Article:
As parents, we often feel that our children are growing up way too fast in today’s society of continuous digital content, social media and provocative images. When we see our kids showing signs of puberty earlier than we expect, our parental alarm starts sounding.
According to the National Institutes of Health (NIH), puberty begins between ages 8 and 13 for females and ages 9 and 14 for males. That being said, the trend generally seems to be shifting to puberty beginning on the earlier side.
Earlier changes seem to be the new normal for American children, but you should not be concerned. The reasons behind the earlier development of puberty are not completely understood, and are thought by some to be due to a number of reasons — including chemical changes in our diets, higher intake of soy, increased obesity rates and increased stress on our kids. These are simply theories, however, with little scientific evidence behind them.
Studies into early puberty are ongoing. Factors such as race and genetics are known to contribute to when a child will start puberty. For example, African-American boys and girls begin the process of puberty earlier than Hispanic or Caucasian boys or girls. In addition, girls tend to get their first period around the same age as their mothers did.
Is Early Puberty Normal?
The majority of the time, early development of puberty is within the realm of normal. The American Academy of Pediatrics (AAP) even suggests that signs of puberty starting before eight years old for girls or before nine years old for boys — such as pubic hair development or body odor — may occur before a child has started true puberty, and the majority of the time are not a cause of concern. Premature thelarche is when breast tissue develops in young children. This is normal as long as there is no pubic or underarm hair development associated with it.
Even though changes in our children are known to be happening sooner, there are times when you may want to consult your child’s pediatric healthcare provider. Progressive breast development before age eight for girls or penile enlargement before age nine for boys has a small risk of being associated with an endocrine issue, according to the AAP. It may be worrisome if growth plate closure, which occurs normally during puberty, happens earlier than normal. Consult your child’s provider to determine if there may be an underlying biological reason for early puberty if your child is under age eight and showing these signs.
Precocious (early) puberty — sexual development before the age of eight in females or nine in males — may result from premature activation of hormone release due to certain tumors or endocrine disorders. Precocious puberty occurs more frequently in girls, but 80 to 90 percent will simply be the result of normal variation, with no real reason for this being identified.
Males who develop precocious puberty are more likely to have an underlying biological cause identified, but about half of these cases will still not have an identifying reason recognized.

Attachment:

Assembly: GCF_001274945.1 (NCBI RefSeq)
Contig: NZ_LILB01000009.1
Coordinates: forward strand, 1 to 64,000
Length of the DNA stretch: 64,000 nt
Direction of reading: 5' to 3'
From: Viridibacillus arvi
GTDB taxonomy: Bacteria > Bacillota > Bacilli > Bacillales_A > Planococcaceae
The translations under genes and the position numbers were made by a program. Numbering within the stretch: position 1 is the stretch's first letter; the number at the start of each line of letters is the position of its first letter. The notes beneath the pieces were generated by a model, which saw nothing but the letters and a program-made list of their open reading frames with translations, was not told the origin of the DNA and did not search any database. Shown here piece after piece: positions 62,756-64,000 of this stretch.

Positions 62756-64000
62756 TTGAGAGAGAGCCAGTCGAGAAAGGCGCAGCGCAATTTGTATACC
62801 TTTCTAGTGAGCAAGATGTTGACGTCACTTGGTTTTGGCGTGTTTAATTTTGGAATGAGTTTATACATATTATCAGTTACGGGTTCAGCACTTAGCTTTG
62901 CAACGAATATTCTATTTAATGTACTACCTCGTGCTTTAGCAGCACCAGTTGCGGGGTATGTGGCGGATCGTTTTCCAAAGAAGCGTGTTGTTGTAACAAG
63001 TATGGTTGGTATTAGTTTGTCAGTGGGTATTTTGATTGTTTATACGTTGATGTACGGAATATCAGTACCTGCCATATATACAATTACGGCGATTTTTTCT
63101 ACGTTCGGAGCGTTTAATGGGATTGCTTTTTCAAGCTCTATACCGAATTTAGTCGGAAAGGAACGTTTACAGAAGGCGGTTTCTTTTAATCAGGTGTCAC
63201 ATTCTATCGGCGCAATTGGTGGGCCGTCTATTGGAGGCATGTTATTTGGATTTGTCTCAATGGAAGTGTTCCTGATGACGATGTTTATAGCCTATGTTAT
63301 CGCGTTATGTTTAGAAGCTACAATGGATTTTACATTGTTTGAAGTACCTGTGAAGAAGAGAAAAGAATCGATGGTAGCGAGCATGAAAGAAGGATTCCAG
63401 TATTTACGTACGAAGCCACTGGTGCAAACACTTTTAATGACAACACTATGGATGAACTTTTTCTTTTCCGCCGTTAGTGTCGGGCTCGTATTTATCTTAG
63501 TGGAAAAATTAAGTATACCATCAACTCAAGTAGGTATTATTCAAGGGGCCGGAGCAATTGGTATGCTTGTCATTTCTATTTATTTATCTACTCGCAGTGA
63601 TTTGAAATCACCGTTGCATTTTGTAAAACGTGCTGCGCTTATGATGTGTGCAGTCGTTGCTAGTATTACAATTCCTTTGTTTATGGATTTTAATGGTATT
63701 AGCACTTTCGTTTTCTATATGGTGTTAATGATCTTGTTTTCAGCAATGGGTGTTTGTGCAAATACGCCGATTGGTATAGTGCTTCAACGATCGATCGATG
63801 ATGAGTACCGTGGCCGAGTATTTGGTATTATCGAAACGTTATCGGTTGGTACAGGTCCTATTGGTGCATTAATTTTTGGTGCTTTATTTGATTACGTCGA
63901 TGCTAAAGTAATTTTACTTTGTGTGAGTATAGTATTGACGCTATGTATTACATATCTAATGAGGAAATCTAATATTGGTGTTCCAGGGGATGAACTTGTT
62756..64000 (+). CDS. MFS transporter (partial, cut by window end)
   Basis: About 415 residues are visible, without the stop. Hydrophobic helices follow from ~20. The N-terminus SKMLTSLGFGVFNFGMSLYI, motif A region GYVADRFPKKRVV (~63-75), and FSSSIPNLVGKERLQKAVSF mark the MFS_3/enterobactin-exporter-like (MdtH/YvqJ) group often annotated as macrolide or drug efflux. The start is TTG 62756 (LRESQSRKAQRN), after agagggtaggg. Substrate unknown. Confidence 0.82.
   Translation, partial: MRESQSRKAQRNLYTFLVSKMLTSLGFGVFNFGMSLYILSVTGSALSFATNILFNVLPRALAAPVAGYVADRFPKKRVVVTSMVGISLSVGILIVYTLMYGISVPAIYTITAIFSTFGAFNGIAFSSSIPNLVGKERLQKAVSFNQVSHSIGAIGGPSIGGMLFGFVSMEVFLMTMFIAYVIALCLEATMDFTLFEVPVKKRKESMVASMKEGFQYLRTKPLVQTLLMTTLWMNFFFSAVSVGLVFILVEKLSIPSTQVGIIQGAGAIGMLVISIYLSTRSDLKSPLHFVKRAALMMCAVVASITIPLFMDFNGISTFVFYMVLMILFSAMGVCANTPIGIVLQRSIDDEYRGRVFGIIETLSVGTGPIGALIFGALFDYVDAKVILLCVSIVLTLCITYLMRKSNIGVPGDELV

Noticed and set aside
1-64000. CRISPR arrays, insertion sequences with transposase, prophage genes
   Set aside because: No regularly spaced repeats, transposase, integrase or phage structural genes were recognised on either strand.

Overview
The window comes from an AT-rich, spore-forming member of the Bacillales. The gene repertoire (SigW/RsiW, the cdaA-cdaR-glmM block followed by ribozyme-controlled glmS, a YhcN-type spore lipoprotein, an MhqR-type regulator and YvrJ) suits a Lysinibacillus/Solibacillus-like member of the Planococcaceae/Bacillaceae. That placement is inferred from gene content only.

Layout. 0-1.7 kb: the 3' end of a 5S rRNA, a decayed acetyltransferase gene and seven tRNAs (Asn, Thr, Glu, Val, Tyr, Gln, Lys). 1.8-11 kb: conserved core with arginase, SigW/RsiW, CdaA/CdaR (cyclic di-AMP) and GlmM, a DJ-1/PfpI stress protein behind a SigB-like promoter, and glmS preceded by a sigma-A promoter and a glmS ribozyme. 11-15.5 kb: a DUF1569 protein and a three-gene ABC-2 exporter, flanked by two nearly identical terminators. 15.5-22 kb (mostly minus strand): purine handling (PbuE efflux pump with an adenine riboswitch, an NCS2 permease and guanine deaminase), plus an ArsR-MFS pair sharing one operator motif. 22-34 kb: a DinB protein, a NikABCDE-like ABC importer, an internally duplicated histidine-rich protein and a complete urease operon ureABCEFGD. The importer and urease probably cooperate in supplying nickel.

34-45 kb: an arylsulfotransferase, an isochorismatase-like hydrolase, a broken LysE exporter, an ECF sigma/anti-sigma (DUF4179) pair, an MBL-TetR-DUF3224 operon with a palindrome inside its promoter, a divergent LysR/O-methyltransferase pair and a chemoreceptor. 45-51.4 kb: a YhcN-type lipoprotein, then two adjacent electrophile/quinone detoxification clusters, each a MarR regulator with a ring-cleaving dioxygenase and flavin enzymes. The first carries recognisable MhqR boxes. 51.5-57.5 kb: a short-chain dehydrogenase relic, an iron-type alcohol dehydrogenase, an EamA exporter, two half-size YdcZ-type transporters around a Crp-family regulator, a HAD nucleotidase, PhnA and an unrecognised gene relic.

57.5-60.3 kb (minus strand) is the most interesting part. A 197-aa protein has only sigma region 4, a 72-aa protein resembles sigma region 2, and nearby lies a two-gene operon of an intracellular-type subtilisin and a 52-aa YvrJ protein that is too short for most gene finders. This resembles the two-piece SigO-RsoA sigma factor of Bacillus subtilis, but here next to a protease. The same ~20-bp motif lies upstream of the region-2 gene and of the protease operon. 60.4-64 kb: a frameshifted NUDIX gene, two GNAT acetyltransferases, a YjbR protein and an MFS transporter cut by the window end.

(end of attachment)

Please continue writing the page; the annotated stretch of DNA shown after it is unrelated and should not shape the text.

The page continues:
In contrast, if your child is a 13-year-old female or a 14-year-old male and has not shown any physical signs of puberty, the cause may need to be investigated further. Your child’s provider may need to explore anorexia or bulimia, anemia, poor nutrition or other conditions that affect bone age.
Puberty that occurs outside the average time frame is usually a normal finding, and as parents you should recognize that you are not the only ones seeing this happening in your kids. Precocious or delayed puberty, however, may result in rare cases from a genetic or endocrine disorder or a tumor and your child’s provider should investigate. For puberty that does not start within the typical period of time, a work-up may be needed. Labs may need to be drawn and referral to a pediatric endocrine specialist, a nurse practitioner or provider who focuses on child hormones, may be warranted. There are medications available that may aid in delaying puberty or helping puberty to start.
The psychosocial impact that early or late puberty may have on a child should always be considered. Puberty is a stressful and confusing time, and if it’s happening earlier or later than your child’s peer counterparts, may put an even bigger emotional burden on your child. When approaching the time of puberty in general, it is important to talk to your child about changes that will happen. Even if your son or daughter has not started showing signs of puberty, your child’s friends may have, and you should thus alleviate any anxiety and answer questions your child may have. Do not hesitate to ask your child’s provider for recommendations as to how to address the subject. There are also a number of books and online programs that can aid in your child’s education, including. American Girl: The Care and Keeping of You; pbskids.org/itsmylife – It’s My Life; U.S. Department of Health and Human Services, Office on Women’s Health: Body Works Toolkit; CDC’s Positive Parenting Tips.
Sarah Gosian, RN, CCRN, is an RN with five years of experience in pediatric critical care. She is nearing the end of her studies and will soon be a pediatric primary care/acute care NP.